Before I delve deeper into this topic, I would like to clarify two things. First of all, I would like to state the reason why I used the word “sin.” It is not because I have a religious orientation or moralistic judgment regarding pride, but rather to uncover the hidden “shadow piece” of the word. 
Secondly, I would like to define what “pride” is from both sides of being a deadly sin and a virtue.
The dictionary defines pride as “a feeling or deep pleasure or satisfaction derived from one’s achievements, the achievements of those with whom one is closely associated, or from qualities or possessions that are widely admired.”

Pride as a virtue:

• A person or thing that is the object or source of a feeling or deep pleasure or satisfaction
• The best state or condition of something
• The consciousness of one’s dignity
• The quality of having an excessively high opinion of oneself or one’s importance
The last definition can be a virtue or a deadly sin, depending on the context from which one comes from.
“It was Pride that changed angels into devils; it is humility that makes men as angels.” – St. Augustine

Pride as a deadly sin:

From a religious interpretation, pride is an excessive belief in one’s abilities, that interferes with the individual’s recognition of the grace of God. It has been called the sin from which all others arise. Pride is also known as Vanity, and this religious orientation is not the aspect I will be focusing on, although I did want to touch upon it for the reader.
The deadly sin or shadow aspect of pride manifests itself as:
• Self-importance, martyrdom, and the need to maintain the self-image and seen by others as self-sacrificial at the cost of one’s well-being.
• It takes on many forms as the need to be robust, selfless, and not acknowledging one’s own needs and self-care. 
• Our ego uses pride to manipulate us into believing that putting ourselves first, means that we are selfish.


I always think about the instructions that are given on a plane when flying regarding survival protocols.
Before any flight takes off, the flight attendant announces the following. “If there is a drop in the cabin pressure and you are traveling with small children, you should put the oxygen mask on yourself first and then the child.”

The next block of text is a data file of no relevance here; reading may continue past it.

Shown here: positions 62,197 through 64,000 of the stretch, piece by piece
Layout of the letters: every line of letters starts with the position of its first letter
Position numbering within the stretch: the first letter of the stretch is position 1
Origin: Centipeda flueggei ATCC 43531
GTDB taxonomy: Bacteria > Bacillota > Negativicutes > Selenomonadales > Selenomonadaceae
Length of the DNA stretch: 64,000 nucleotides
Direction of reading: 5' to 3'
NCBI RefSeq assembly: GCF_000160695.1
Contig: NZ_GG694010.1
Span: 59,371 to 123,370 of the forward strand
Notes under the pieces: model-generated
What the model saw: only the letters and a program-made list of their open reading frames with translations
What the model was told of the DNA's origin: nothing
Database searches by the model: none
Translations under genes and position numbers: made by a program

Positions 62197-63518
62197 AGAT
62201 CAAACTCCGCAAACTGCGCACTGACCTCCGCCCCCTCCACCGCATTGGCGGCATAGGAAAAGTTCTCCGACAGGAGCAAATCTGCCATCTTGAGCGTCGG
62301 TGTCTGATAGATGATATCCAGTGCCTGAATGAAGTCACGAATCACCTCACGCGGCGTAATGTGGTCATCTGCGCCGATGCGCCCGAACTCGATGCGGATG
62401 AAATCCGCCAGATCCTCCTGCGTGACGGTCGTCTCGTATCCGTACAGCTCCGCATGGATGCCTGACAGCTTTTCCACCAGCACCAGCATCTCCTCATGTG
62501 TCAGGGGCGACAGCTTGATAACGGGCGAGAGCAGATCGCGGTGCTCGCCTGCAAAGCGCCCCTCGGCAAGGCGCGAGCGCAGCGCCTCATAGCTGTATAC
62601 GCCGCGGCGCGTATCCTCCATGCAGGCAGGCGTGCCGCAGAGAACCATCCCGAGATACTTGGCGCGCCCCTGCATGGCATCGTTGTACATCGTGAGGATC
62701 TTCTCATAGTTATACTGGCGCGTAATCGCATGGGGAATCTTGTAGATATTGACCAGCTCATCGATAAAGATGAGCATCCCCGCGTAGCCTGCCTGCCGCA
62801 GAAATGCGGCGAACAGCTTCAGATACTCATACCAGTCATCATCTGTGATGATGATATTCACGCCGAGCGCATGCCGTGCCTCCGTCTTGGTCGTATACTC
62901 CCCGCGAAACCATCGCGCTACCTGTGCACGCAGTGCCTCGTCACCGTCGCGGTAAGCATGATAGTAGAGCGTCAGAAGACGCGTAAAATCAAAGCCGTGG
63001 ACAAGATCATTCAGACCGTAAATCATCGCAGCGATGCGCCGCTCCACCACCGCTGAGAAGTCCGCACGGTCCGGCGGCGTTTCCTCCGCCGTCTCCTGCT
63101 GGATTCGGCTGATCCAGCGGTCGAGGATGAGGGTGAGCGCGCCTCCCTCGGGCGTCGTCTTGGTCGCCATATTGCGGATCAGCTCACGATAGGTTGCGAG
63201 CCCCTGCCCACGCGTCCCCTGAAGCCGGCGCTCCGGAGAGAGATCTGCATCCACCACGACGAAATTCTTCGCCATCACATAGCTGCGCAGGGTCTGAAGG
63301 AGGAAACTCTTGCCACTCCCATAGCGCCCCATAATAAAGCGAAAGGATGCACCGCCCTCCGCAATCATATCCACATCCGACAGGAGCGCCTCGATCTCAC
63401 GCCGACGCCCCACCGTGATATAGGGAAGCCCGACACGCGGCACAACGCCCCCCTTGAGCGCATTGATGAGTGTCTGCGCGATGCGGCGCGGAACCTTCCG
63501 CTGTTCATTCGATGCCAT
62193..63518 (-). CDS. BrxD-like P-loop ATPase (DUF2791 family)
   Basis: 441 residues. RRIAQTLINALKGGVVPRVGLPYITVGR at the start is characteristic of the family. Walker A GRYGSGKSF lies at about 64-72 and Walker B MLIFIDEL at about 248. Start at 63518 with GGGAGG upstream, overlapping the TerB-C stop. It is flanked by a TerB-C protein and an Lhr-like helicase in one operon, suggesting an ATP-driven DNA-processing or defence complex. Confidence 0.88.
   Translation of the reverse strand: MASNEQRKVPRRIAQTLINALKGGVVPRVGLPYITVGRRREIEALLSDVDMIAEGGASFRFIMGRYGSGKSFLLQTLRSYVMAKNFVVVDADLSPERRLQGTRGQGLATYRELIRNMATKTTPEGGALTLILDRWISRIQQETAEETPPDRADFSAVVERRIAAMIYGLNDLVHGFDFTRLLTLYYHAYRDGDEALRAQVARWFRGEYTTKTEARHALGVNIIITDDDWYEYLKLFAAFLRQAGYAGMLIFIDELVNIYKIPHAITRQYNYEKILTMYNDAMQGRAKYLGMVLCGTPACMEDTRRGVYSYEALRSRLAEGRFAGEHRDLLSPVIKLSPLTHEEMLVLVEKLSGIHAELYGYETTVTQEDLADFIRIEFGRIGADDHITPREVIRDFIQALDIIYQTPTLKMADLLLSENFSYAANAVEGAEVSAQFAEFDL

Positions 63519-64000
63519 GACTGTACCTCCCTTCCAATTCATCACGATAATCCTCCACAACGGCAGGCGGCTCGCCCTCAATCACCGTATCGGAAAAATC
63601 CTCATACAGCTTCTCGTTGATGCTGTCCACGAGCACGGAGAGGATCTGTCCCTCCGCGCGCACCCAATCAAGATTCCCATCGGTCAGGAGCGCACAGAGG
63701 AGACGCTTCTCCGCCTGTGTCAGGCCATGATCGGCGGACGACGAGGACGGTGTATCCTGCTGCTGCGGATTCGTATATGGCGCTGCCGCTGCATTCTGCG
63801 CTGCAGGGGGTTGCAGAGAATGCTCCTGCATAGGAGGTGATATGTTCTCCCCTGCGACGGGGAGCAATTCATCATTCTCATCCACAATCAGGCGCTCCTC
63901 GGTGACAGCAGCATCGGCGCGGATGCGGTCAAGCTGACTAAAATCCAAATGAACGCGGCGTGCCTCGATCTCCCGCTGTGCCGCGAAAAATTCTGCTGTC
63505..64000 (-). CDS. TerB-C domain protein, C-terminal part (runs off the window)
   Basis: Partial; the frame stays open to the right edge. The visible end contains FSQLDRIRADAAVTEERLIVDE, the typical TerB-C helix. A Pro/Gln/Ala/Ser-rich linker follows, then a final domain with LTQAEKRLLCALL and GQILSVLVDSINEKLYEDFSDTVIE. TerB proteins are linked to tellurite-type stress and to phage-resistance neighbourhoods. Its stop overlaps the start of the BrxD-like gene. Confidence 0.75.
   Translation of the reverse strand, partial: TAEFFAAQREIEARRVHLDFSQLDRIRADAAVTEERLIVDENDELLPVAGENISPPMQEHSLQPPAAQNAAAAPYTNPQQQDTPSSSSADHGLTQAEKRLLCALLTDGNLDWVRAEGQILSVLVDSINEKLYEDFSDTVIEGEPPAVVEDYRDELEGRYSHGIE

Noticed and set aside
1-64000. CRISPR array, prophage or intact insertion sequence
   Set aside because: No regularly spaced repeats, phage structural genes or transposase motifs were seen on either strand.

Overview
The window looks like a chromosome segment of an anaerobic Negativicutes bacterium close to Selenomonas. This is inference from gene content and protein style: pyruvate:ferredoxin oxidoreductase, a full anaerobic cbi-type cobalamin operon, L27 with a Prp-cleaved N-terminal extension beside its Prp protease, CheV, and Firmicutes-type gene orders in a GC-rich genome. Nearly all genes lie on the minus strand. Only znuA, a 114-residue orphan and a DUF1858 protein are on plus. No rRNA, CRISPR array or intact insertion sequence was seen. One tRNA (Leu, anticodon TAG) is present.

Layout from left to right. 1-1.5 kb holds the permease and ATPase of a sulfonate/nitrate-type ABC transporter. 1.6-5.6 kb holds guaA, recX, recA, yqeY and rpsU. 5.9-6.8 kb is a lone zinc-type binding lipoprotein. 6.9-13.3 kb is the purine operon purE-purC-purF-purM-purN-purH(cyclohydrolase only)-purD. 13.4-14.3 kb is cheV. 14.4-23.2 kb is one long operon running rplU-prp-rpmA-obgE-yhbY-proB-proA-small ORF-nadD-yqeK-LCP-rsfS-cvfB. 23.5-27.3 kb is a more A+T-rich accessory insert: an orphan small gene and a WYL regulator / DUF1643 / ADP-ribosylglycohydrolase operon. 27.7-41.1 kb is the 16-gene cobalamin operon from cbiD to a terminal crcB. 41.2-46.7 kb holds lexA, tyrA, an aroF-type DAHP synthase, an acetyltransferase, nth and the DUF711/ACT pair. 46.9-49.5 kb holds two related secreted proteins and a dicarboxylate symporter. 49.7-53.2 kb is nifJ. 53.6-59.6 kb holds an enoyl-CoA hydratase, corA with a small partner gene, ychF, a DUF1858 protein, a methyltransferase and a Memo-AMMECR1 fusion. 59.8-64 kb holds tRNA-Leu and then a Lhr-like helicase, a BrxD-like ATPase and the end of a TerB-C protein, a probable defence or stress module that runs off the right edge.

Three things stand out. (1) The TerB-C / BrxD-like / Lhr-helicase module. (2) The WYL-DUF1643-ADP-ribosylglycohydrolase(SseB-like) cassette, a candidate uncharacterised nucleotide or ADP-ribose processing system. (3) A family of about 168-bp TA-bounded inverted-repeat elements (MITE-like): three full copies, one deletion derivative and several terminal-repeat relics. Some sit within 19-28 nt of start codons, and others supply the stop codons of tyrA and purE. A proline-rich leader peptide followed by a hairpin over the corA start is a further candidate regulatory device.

This example reiterates my point which is when one is depleted, they are of no use to others. I am not saying that there is not a time to put the needs of others first before oneself, especially in the case of an urgent matter or an emergency. Still, most situations thank God, do not fall into those categories.
This next section is for those of you who see yourself as: 
·    a giver
·    a caretaker 
·    a people pleaser 
·    or all of the above
Maybe you are not that type by nature, but find yourself feeling tired, resentful, and depleted, or you have someone close to you in your life that fits this description.

Common traps for lack of self-care:

• You always focus on everyone else’s needs and ignore your own, even your basic ones.
• You are on autopilot when it comes to saying “yes” to helping another without checking with yourself.
• The deadly sin of pride is operating behind the scene.
• You fear that your inner critic or another person will shame you.
• You fear that you will lose or damage the relationship, allegiance, or admiration of another if they are disappointed by you saying “no.”
• You unconsciously fear that if you don’t earn their devotion and loyalty, then you will not receive it in return.